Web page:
Three miles off the coast of Martha’s Vineyard, you’ll find the island of Nomans Land. Despite its proximity to a prime New England destination, Nomans Land remains as uninhabited by humans as its name might suggest. Some of that has to do with its current function as a wildlife preserve, admittedly — and some of it has to do with the unexploded bombs situated across the island.
A new article at The Atlantic by James Freitas explores the history of Nomans Land and the consequences of so much unexploded ordnance (or UXO) on the island. Beginning in 1943 and lasting for over 50 years, the island was used by the Navy to test bombs. That period of its history ended in 1996, and the island has remained vacant ever since.
Nomans Land’s current status, of abounding with wildlife, places it in a contradictory position. For humans to attempt to remove the UXO, the results might involve a significant disruption to the animals currently living there. But other advocates for the island contend that doing nothing is not an option.
The Atlantic notes that some Martha’s Vineyard residents are worried that UXO from Nomans Land might make its way to their own coastline; a bomb that could still explode washing ashore on a populated beach is an outcome that, understandably, no one wants to see happen.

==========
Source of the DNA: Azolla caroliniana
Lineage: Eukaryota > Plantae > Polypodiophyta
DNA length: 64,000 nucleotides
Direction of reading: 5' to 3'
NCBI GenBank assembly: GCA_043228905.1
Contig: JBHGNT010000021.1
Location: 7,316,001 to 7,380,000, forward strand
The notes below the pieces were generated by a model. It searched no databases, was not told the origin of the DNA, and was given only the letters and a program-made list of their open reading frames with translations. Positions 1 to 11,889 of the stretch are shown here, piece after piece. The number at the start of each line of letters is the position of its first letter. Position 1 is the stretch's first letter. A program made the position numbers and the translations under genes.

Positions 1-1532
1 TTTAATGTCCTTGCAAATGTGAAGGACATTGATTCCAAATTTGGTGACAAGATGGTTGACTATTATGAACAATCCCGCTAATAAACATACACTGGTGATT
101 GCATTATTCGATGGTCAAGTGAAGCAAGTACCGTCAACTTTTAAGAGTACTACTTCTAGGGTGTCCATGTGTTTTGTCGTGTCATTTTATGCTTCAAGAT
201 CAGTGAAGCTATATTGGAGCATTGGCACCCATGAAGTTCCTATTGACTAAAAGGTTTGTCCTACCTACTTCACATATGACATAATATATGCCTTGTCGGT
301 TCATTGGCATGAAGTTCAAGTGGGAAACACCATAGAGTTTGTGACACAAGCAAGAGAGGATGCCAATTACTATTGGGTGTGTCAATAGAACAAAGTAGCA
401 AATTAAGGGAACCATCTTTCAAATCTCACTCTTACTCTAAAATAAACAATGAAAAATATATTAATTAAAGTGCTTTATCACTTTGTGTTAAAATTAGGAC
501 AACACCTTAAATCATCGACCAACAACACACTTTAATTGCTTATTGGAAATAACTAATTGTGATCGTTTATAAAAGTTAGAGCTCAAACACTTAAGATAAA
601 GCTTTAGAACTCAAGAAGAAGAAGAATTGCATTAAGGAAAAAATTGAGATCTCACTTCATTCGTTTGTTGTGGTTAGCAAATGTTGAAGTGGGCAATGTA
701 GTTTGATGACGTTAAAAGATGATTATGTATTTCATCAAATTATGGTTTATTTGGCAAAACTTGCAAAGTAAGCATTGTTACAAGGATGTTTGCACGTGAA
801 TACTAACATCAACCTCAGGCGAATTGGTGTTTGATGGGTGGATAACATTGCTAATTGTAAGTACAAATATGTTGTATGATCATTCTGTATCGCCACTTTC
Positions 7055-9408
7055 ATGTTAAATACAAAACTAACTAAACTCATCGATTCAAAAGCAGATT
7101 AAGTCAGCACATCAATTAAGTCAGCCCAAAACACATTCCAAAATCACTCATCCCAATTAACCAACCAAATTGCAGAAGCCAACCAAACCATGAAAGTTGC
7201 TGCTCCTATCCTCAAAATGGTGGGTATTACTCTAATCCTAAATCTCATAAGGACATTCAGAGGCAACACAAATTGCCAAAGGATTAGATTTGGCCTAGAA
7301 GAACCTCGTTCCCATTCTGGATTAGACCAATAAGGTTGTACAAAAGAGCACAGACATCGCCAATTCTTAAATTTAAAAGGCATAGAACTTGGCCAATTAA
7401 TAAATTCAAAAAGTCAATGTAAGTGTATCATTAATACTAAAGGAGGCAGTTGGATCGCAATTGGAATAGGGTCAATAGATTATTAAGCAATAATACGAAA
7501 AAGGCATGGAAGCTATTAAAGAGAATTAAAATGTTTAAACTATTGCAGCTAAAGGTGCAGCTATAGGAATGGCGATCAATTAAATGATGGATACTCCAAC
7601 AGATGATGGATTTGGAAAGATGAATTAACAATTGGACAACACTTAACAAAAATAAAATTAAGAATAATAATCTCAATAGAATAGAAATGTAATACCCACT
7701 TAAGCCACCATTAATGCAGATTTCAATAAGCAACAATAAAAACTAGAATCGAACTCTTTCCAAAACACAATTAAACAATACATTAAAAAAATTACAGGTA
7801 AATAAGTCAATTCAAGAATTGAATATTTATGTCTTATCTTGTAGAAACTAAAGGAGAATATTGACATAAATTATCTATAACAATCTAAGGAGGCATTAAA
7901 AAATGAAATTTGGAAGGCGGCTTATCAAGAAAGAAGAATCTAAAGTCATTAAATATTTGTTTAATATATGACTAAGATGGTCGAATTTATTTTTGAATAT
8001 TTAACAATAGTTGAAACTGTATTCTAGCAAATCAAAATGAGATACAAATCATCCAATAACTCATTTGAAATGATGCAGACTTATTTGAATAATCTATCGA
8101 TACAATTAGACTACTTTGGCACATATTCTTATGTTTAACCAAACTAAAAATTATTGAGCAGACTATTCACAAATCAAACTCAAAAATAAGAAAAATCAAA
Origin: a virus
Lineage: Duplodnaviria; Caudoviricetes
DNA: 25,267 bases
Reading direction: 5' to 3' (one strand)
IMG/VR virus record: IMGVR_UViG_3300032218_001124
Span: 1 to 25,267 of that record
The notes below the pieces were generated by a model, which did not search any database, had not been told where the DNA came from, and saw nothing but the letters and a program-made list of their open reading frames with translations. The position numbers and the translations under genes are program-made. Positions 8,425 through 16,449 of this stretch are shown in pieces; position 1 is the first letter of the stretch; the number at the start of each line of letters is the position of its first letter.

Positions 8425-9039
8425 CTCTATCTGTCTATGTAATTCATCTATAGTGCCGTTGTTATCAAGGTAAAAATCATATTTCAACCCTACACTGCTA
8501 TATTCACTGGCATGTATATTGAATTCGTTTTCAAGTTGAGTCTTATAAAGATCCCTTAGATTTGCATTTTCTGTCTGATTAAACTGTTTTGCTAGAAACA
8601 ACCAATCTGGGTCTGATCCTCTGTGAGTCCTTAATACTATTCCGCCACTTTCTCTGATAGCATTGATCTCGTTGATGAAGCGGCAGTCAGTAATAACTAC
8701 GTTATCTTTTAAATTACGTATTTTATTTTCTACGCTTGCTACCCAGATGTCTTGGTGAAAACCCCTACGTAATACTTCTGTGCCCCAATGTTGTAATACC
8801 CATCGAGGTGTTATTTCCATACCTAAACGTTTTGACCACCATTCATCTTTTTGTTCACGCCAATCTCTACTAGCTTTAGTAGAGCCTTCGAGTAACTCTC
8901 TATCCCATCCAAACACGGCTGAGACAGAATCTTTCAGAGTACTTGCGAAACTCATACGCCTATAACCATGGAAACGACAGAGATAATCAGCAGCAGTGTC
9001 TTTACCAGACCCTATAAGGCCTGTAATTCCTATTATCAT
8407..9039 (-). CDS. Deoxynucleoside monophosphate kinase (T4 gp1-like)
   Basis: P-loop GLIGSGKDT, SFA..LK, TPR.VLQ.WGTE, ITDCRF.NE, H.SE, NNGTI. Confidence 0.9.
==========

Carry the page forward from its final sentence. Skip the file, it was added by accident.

The article also quotes ecologist and veteran Brian McCarty, who raised concerns about the aquifer that Martha’s Vineyard and Nomans Land share — specifically, that pollution from UXOs could eventually work its way into the water used by the island’s neighbors.
And some people would simply like for people to be able to visit the island. There’s a scientific case to be made for this; there’s also the fact that the Wampanoag Tribe of Gay Head resided on the island before it was used for bombing, and members of the tribe would also like access to the island for a host of reasons. Can these competing sides find some common ground? That could be a challenge.
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